July 4, 2018 • Life for Leaders
I urge, then, first of all, that petitions, prayers, intercession and thanksgiving be made for all people—for kings and all those in authority, that we may live peaceful and quiet lives in all godliness and holiness.
When I was pastor of Irvine Presbyterian Church, I would pray regularly for our political leaders. On Sunday mornings in worship, I would specifically ask the Lord to guide “our President and his administration, the Congress and the courts, and those who lead us in state and local government.” This was my common practice and nobody seemed to mind.
Until one year. A new president of the United States came into office, one from a different party from the former president. All of a sudden, one of my church members, a man I considered a friend, became deeply upset. He despised the new president and couldn’t believe that we’d pray for him openly in our worship services. When I received his criticism but didn’t stop praying for the new president, my friend actually left our church in anger, never to return. It was a sad day for my congregation and me. I feel sad about it to this day, so many years later.
I remember this friend every time I read 1 Timothy 2:1-2. This passage from one of Paul’s letters instructs Timothy—and us as well—to pray for all people, including “kings and all those in authority.” Even though it doesn’t say explicitly, “pray for the American president,” the implications of the text are pretty clear. Among those for whom we pray, we should certainly include our political leaders, no matter whether we agree with them or not, no matter whether we like them or not.
It’s worth remembering that Paul and the first-century Christians lived in the Roman Empire, in a time when the Roman emperors were not known for their kind treatment of Christians. In fact, it’s most likely that when Paul wrote to Timothy, Nero was the Roman emperor. He was a cruel tyrant, one who is famous for his senseless killing of Christians in particular. So, when Paul instructs Timothy to pray for the king, it’s not because Paul was one of the king’s big fans. The opposite is surely true.
If you think about it for a while, it actually makes lots of sense to pray for the leaders with whom you disagree. From your point of view, doesn’t it seem that they, even more than others, need God’s help, guidance, and wisdom? I might neglect prayer for a president I approve of, but I really ought to pray for a president with whom I disagree.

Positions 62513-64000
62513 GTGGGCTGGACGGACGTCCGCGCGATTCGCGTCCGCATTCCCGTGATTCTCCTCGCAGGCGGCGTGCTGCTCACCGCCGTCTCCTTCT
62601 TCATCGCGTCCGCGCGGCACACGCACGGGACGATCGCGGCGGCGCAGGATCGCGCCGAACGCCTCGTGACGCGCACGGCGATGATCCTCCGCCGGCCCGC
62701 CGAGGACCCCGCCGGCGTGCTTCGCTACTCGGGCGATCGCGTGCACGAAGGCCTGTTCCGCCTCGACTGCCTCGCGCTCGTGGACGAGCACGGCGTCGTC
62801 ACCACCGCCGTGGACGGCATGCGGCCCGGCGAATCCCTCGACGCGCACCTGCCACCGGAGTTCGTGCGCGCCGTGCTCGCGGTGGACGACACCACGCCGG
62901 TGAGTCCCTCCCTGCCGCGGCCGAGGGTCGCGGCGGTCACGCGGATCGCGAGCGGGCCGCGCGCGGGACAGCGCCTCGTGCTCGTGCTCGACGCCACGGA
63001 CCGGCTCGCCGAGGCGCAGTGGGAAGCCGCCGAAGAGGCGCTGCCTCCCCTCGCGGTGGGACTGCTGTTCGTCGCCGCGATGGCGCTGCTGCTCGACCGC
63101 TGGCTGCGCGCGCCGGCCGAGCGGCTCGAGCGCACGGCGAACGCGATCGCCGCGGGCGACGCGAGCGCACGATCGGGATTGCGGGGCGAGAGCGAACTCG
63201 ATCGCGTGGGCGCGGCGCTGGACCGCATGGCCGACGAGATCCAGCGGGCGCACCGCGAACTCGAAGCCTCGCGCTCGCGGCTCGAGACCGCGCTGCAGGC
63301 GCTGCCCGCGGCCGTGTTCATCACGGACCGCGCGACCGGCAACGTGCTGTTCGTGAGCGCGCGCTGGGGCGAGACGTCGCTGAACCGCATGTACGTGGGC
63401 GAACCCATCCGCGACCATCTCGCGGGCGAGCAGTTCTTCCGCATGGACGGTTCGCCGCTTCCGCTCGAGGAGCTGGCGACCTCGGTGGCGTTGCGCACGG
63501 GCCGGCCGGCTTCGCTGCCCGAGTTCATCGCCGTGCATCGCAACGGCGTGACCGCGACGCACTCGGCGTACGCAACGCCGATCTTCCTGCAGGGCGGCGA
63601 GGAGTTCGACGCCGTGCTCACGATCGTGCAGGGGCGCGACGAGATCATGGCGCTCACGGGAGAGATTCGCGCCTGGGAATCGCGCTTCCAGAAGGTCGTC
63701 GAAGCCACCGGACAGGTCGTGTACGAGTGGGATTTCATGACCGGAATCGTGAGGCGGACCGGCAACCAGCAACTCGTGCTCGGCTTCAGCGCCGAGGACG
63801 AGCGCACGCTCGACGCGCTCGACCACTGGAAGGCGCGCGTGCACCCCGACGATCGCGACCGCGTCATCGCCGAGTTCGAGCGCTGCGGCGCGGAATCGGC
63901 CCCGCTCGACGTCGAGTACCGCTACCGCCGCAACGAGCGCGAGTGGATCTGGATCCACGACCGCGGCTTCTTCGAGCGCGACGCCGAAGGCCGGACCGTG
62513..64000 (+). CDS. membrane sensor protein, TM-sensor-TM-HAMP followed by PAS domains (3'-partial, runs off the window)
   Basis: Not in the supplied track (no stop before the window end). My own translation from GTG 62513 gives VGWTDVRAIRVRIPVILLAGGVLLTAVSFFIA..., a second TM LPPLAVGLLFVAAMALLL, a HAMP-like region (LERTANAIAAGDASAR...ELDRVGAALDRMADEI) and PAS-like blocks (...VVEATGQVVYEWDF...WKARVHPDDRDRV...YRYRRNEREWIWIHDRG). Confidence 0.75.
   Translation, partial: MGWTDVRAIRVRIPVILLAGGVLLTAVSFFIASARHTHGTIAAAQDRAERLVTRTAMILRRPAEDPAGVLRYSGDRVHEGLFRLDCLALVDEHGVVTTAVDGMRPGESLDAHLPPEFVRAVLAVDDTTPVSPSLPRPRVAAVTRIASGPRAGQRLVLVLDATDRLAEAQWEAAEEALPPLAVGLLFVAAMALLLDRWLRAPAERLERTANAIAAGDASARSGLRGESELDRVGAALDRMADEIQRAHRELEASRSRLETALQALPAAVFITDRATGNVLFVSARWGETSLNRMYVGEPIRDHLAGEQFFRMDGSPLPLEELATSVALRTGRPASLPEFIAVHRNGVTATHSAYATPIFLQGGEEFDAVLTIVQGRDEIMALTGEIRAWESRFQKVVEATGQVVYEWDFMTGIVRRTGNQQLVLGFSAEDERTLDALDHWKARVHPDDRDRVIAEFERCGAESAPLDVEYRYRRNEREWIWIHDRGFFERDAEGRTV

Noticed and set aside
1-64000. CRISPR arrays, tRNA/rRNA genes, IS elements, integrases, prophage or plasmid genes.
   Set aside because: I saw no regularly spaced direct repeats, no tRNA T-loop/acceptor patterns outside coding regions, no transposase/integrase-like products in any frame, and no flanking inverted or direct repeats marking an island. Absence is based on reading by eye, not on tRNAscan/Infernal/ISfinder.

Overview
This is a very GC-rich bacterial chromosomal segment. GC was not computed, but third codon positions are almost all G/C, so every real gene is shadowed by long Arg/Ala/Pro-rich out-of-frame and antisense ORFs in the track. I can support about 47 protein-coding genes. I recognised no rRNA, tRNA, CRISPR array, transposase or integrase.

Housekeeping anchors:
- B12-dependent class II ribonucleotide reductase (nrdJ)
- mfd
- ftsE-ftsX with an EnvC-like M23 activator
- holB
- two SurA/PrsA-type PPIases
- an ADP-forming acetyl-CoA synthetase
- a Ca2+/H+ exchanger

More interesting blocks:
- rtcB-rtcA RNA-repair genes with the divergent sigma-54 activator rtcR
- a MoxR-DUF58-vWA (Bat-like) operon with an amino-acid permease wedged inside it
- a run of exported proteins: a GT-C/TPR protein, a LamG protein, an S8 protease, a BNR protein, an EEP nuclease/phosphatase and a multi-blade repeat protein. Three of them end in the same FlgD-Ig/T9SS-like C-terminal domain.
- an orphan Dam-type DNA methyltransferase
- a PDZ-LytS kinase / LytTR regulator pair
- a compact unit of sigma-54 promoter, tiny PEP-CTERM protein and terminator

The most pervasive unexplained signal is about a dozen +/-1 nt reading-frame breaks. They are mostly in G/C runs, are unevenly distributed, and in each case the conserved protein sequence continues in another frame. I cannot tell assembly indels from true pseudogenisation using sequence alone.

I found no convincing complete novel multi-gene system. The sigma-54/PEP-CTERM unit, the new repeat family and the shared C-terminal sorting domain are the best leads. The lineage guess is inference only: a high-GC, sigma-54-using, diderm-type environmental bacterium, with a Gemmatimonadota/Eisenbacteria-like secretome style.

I’m not claiming that I’m always right about how I pray for my leaders in private, by the way. In worship services, I prayed in a non-partisan way. “Guide our president” doesn’t reveal my hopes for where God’s guidance leads. But even when I pray more specifically in private, in the end, I don’t believe I always know what is best. God does, though. So when I pray, I’m offering to God my desires, trusting that God will do the right thing, whether I’ve asked for it or not.
Today is Independence Day in the United States. It’s a day for Americans to celebrate our independence and freedom. We do so with picnics, parades, fried chicken, and fireworks. That’s all well and good. But let me suggest that, on this day of all days, we take time to pray for “kings and all those in authority,” yes, including the President of the United States.
Something to Think About:
Do you pray for your political leaders? If so, why? If not, why not?
Does it sometimes seem to you like prayers for our leaders won’t make any difference? Why might you think so? How might you think otherwise?
Something to Do:
Pray for your political leaders today, no matter where you live.
Gracious God, today I pray for my political leaders. I ask that you guide them, that you lead them in your righteousness and justice. Where they have led us wrongly, help them to realize the error of their ways and turn us around. Give them clarity about what is right and the courage to stand up for it. Keep them from selfish motives or petty partisanship.
Today, I also pray for the leaders of the world, that in your sovereignty you would be working in and among them. Lord, sometimes it’s hard to believe that you’re involved in world affairs. But I am reminded by Scripture that you are, indeed, the one true King of the “kings” of this world. You are King of kings and Lord of lords.
May your kingdom come. May your will be done on earth as it is in heaven. Amen.
Explore more at the Theology of Work Project online commentary:
Prayer, Peace, and Order are Needed at Work as in Church (1 Timothy 2:1–15)
Dr. Mark D. Roberts is a Senior Strategist for Fuller’s Max De Pree Center for Leadership, where he focuses on the spiritual development and thriving of leaders. He is the principal writer of the daily devotional, Life for Leaders, and the founder of the De Pree Center’s Flourishing in the Third Third of Life Initiative. Previously, Mark was the Executive Director of the De Pree Center, the lead pastor of a church in Southern California, and the Senior Director of Laity Lodge in Texas. He has written eight books, dozens of articles, and over 2,500 devotions that help people discover the difference God makes in their daily life and leadership. With a Ph.D. in New Testament from Harvard, Mark teaches at Fuller Seminary, most recently in his D.Min. cohort on “Faith, Work, Economics, and Vocation.” Mark is married to Linda, a marriage and family counselor, spiritual director, and executive coach. Their two grown children are educators on the high school and college level.